Federal judge stood in support of the intersex person

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Dana Zzyym, right, the plaintiff in a federal discrimination lawsuit filed by Lambda Legal against the U.S. State Department seeking more gender options for passports, responds to a question while Paul D. Castillo, staff attorney in the South Central Regional Office of Lambda Legal in Dallas, looks on during a news conference about the case Monday, Oct. 26, 2015, in Denver. Zzyym, an intersex person, was denied a U.S. passport for refusing to check either male or female on the application form. (AP Photo/David Zalubowski)

The Federal judge addressed to his colleagues from the Colorado state department with a request to reconsider their decision not to give the American passport to a person who identifies as neither male nor female. U.S. District Judge R. Brooke Jackson ruled the state department did not show that it acted rationally in refusing to give a passport to Dana Zzyym (pronounced “ZIM”), who was born with ambiguous sexual characteristics and sued the state department after being denied a passport.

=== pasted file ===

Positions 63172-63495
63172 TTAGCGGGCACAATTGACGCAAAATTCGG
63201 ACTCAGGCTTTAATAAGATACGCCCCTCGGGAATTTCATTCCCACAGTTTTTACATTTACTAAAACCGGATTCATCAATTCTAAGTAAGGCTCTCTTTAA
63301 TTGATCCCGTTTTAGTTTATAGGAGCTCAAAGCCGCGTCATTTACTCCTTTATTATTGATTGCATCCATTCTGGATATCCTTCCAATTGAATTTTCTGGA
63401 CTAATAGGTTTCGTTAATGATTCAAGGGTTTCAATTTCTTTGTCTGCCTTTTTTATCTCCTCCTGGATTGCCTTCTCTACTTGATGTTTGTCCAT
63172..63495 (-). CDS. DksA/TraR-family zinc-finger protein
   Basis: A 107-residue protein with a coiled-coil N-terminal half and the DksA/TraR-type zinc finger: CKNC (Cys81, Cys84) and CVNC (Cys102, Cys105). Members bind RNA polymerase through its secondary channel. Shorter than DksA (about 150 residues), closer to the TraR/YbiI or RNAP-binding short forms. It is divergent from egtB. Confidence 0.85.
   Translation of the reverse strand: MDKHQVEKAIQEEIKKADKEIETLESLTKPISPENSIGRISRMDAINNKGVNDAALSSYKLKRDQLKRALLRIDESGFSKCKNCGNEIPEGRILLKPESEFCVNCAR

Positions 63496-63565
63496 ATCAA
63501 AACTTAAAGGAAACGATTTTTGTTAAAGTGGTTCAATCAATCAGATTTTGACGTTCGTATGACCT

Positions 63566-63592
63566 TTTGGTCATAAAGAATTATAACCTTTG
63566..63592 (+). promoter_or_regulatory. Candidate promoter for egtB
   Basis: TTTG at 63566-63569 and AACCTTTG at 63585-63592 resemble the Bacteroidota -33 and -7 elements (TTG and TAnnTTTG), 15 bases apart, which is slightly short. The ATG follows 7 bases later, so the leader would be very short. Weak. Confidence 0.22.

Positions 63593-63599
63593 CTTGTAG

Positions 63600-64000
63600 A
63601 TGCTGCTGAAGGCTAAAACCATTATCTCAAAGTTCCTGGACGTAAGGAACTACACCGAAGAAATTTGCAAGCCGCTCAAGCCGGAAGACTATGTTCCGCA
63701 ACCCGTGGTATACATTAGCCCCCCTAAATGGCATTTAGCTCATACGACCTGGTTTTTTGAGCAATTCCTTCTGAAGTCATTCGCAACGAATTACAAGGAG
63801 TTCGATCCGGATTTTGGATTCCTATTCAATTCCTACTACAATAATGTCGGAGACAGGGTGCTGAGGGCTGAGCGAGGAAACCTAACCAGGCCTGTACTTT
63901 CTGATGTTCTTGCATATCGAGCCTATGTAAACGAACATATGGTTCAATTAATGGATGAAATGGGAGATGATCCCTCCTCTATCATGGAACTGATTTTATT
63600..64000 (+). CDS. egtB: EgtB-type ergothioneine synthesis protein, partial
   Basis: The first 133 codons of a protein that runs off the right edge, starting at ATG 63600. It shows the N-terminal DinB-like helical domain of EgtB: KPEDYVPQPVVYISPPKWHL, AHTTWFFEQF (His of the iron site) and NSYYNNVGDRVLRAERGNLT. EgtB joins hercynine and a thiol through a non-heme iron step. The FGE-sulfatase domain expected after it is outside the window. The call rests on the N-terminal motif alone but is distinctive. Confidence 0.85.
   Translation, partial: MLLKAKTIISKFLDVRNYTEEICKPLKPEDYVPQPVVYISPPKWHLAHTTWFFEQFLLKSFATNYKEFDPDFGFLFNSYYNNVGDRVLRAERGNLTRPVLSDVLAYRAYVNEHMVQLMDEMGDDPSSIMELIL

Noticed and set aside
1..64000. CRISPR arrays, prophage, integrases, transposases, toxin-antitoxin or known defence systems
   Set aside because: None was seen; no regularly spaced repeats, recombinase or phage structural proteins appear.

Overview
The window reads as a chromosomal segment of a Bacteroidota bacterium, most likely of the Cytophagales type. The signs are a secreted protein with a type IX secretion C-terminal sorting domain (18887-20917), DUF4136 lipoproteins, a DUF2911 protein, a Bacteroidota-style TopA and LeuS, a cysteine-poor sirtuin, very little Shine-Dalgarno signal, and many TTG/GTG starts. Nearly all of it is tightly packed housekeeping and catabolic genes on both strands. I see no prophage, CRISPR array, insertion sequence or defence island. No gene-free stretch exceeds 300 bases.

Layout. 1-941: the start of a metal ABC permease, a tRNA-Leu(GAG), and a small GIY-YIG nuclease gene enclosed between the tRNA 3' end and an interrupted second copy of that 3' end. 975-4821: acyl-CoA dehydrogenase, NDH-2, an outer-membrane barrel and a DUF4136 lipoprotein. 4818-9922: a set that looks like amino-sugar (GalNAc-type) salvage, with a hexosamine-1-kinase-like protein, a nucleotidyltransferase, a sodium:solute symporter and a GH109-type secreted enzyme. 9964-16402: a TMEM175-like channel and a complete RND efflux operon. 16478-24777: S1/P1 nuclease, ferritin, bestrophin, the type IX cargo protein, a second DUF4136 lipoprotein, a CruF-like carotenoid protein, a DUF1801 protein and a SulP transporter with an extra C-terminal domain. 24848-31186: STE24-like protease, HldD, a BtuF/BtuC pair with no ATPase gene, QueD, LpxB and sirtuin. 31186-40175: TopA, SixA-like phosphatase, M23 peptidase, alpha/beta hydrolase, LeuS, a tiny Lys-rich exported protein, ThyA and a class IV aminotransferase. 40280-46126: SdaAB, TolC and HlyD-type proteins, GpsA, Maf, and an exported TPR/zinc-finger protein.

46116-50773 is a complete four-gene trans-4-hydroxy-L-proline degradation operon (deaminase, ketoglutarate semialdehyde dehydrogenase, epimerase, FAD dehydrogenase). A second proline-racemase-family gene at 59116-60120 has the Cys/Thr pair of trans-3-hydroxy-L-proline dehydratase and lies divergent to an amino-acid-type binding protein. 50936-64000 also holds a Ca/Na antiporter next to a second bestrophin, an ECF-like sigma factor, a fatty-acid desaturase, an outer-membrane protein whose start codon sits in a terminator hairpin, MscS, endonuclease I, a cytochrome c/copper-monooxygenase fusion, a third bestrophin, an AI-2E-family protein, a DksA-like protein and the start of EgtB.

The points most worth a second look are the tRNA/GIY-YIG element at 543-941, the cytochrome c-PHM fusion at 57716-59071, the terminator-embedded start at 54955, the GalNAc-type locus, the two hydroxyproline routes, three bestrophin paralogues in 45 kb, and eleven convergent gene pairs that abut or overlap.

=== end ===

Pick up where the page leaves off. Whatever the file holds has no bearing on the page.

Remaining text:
Dana was raised as a boy but surgeries which were necessary to make him male physically were unsuccessful. Zzyym served in the Navy as a male but later came to identify as intersex while working and studying at Colorado State University in Fort Collins. Zzyym applied for a passport after being invited to participate in a 2014 meeting of Organisation Intersex International in Mexico City.

Zzyym praised the judge’s ruling but called it the “first step in a long battle” in a statement from the Lamda Legal group, which is representing Zzyym. “It’s a painful hypocrisy that, simply because I refused to lie about my gender on a government document, the government would ignore who I am. I hope the State Department will do the right thing now,” Zzyym said.

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